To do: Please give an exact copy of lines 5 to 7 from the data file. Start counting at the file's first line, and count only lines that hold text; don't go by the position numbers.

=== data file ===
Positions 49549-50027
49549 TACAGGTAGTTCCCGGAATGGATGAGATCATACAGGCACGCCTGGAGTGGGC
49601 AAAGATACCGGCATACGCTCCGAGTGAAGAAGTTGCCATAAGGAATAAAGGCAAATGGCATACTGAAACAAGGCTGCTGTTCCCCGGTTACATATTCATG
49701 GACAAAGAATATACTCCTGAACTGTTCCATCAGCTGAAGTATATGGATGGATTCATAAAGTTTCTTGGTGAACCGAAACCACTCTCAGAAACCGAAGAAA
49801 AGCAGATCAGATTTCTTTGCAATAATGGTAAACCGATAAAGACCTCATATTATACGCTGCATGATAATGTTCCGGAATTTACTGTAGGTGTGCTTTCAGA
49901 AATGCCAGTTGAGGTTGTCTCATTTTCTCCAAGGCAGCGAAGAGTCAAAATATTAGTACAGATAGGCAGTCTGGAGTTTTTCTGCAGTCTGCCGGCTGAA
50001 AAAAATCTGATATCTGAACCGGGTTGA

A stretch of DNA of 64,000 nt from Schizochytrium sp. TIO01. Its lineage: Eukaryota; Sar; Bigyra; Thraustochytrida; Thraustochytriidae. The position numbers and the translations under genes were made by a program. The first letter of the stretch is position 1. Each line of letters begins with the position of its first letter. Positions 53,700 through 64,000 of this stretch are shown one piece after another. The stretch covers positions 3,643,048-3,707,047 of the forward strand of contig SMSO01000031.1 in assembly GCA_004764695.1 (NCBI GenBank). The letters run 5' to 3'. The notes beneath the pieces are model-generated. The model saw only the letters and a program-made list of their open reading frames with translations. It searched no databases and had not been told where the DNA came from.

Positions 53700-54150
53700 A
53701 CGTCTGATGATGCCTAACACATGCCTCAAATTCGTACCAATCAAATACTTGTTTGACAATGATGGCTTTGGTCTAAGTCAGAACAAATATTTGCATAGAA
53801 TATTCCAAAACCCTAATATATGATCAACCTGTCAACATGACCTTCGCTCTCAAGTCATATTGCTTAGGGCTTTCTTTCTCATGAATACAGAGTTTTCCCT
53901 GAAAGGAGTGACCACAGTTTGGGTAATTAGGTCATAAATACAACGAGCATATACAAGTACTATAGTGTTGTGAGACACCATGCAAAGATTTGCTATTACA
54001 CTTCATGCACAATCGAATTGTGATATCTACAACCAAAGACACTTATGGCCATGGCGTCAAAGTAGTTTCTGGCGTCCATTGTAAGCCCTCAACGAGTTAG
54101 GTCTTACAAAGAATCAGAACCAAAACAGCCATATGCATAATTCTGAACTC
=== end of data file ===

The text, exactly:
49801 AGCAGATCAGATTTCTTTGCAATAATGGTAAACCGATAAAGACCTCATATTATACGCTGCATGATAATGTTCCGGAATTTACTGTAGGTGTGCTTTCAGA
49901 AATGCCAGTTGAGGTTGTCTCATTTTCTCCAAGGCAGCGAAGAGTCAAAATATTAGTACAGATAGGCAGTCTGGAGTTTTTCTGCAGTCTGCCGGCTGAA
50001 AAAAATCTGATATCTGAACCGGGTTGA